‘Becoming Nicole’ Father Tells Story of His Transgender Child and His Family

waynemaines

Wayne Maines autographs a copy of Becoming Nicole

In the days leading up to the release of their new book, Becoming Nicole: The Transformation of an American Family, Wayne Maines, his wife, Kelly, and their children had been much in the public eye. They were on Good Morning America, Nightline and NPR’s Fresh Air. Their family was written up in People magazine, The Washington Post and other publications.

On the day the book became available, Oct. 20, Wayne Maines was at Bowdoin, telling his remarkable, personal story to a small gathering in the Beam Classroom. “It’s not just about Nicole Maines, it’s about a family, a blue-collar family that tried to do better,” Maines said, speaking about the book that was written by Pulitzer-prize winning health and science journalist Amy Ellis Nutt.

Wayne and Kelly Maines are the parents of adopted identical twins — a boy and a girl. By the time the twins were just toddlers, one of them — born a Wyatt, now a Nicole — knew, very clearly, she was a girl. As Nicole grew older, she became adamant that her parents let her grow her hair long, wear dresses and sparkly accoutrements, and play with barbies and dollhouses. Meanwhile, Nicole’s brother, Jonas, acted like a typical boy.

“In the third or fourth grade, she would say, ‘I’m a girl!’ And I’d say, ‘No, you’re not,’” Maines recounted. “She was seven; I was 40. And I lost the battle every time.”  An Air Force veteran and a self-described “reserved and conservative man,” Maines said that when the twins were babies, he had dreamed of playing baseball and football with them and taking them deer hunting.

In the early years of Nicole’s development, Wayne resisted his little child’s will. But by the time the twins were in fifth grade, the family had changed Wyatt’s name to Nicole. “Listen to your kids — they’ll tell you who they are,” Maines said.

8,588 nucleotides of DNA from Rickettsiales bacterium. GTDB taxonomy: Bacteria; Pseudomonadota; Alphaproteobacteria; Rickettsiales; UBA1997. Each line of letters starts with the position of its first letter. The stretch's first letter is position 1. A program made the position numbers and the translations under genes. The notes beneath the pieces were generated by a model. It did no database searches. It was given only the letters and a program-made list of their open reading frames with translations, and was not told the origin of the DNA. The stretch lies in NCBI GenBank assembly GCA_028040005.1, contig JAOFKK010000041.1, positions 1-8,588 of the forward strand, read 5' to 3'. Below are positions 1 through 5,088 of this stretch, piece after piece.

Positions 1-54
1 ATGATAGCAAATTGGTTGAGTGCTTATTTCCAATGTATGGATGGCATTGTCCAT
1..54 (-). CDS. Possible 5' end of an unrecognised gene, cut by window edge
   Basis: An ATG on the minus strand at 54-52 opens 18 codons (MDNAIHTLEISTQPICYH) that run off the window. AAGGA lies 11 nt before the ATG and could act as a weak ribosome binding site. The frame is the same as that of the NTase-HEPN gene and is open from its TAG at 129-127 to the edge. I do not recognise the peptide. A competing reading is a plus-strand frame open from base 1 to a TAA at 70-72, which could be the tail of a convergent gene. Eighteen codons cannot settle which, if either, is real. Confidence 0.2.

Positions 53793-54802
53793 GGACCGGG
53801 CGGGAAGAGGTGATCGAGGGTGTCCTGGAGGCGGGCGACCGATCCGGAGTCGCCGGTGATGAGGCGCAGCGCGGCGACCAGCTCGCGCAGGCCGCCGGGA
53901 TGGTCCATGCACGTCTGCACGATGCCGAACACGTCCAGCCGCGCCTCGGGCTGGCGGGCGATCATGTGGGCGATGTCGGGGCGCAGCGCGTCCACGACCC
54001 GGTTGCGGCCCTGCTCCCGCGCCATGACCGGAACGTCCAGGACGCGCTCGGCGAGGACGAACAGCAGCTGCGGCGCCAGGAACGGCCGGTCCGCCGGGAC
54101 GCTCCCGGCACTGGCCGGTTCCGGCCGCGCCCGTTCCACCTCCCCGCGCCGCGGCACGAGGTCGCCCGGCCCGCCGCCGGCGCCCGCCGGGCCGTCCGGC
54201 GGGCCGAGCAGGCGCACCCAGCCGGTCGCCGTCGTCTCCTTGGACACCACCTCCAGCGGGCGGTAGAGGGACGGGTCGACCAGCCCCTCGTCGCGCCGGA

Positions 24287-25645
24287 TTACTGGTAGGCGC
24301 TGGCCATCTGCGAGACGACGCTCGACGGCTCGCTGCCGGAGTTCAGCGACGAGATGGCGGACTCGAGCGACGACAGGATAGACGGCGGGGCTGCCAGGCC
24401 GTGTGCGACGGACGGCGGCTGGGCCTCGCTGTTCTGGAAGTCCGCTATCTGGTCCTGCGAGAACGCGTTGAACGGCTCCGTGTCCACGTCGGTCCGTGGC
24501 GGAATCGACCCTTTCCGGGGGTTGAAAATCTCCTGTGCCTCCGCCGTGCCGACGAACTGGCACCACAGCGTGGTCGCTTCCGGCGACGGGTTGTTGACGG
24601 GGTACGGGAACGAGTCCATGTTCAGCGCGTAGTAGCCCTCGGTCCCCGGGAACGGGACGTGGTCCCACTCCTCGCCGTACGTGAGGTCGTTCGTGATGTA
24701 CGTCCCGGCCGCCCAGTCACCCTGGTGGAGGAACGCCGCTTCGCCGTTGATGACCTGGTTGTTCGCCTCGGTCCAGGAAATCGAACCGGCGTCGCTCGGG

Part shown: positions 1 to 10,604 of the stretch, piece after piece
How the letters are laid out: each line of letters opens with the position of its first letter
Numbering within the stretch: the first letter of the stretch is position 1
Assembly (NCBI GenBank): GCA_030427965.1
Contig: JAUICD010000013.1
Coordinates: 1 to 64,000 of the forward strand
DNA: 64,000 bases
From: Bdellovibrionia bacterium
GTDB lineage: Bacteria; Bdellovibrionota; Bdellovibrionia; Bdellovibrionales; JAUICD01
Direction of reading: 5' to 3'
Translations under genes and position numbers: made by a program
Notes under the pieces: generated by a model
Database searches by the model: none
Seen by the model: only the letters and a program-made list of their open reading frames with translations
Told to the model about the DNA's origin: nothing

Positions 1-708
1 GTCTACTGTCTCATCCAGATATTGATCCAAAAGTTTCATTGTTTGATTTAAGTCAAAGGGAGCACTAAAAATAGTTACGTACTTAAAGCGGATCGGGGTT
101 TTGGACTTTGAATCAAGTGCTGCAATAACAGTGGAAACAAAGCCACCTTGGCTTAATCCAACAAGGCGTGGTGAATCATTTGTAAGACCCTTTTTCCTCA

As a pre-teen, Nicole took puberty suppressants. When she got a little older, she took female hormones. This summer, she had gender reassignment surgery.

Frequently throughout his talk at Bowdoin, Maines’ eyes glistened with tears. “I’m willing to get up here, tell stories and cry,” he said, adding that he does it to try to diminish the hate and discrimination that transgender people face. Maines shared statistics about the high rate of attempted suicide by transgender teenagers, and he showed a map that marked the 28 states where anti-LGBT legislation is in place or pending.

When Nicole and Jonas were in the 5th grade at a public school in Orono, Maine, the school told the Maines that Nicole would have to use the staff bathroom. This set off a protracted legal battle — one that ended up reinforcing state law to give transgender people the right to use the bathroom of their choice. But it also left the family exposed to bullying and harassment from people in their school and community.

Some days, Nicole would come home despairing. Maines would comfort her and say, “’I love you, you’re going to be fine.’ Then I’d run and find Kelly and say, ‘Holy crap, what are we going to do?'” He said their “whole world turned upside down because good, honest Mainers fear things that they don’t understand.” He marveled about how bitterly people could fight over bathrooms and locker rooms.

​When the children were in middle school, the Maines left Orono for Portland, where Wayne said he felt as if they were living in hiding, afraid to tell anyone about Nicole’s identity. But eventually they found a private school, Waynflete, that would accept their kids as they are. The twins graduated from high school last spring and are now studying at the University of Maine, Orono, and the University of Maine, Farmington.

Although Waynflete was unusually accommodating, any school can welcome transgender kids, Maines said. “You just need to have an administration that has been trained, and the policies and coaching skills to help every student grow,” he added.

Today, Maines said his children are flourishing. “My kids are beautiful, beautiful inside and out, and confident,” he said. “Nicole’s edgy, tough as nails. Jonas is sensitive and a critical thinker. I look forward to watching them grow.”

The event was sponsored by Counseling Services, BQSA, Resource Center for Sexual & Gender Diversity, Human Resources, Education Department, and Gender, Sexuality, and Women’s Studies.

 

thumb: